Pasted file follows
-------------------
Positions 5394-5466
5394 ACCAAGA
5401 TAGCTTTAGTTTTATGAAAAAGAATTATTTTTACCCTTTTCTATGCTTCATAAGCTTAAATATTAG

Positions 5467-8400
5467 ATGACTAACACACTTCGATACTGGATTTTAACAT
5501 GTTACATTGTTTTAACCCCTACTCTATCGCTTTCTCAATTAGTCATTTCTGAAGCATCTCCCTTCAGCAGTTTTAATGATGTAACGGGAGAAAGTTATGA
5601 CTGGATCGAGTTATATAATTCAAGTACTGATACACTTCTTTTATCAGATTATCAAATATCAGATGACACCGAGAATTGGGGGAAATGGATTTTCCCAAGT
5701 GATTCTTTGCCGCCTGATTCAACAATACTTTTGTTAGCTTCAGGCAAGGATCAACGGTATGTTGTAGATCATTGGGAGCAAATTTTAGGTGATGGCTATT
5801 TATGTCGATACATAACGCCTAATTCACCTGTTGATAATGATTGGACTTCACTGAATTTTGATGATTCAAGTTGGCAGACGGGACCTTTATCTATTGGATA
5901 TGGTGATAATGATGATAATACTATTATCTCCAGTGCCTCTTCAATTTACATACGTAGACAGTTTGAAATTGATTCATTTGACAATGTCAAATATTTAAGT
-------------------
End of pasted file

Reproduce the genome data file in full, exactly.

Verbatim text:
Positions 5394-5466
5394 ACCAAGA
5401 TAGCTTTAGTTTTATGAAAAAGAATTATTTTTACCCTTTTCTATGCTTCATAAGCTTAAATATTAG

Positions 5467-8400
5467 ATGACTAACACACTTCGATACTGGATTTTAACAT
5501 GTTACATTGTTTTAACCCCTACTCTATCGCTTTCTCAATTAGTCATTTCTGAAGCATCTCCCTTCAGCAGTTTTAATGATGTAACGGGAGAAAGTTATGA
5601 CTGGATCGAGTTATATAATTCAAGTACTGATACACTTCTTTTATCAGATTATCAAATATCAGATGACACCGAGAATTGGGGGAAATGGATTTTCCCAAGT
5701 GATTCTTTGCCGCCTGATTCAACAATACTTTTGTTAGCTTCAGGCAAGGATCAACGGTATGTTGTAGATCATTGGGAGCAAATTTTAGGTGATGGCTATT
5801 TATGTCGATACATAACGCCTAATTCACCTGTTGATAATGATTGGACTTCACTGAATTTTGATGATTCAAGTTGGCAGACGGGACCTTTATCTATTGGATA
5901 TGGTGATAATGATGATAATACTATTATCTCCAGTGCCTCTTCAATTTACATACGTAGACAGTTTGAAATTGATTCATTTGACAATGTCAAATATTTAAGT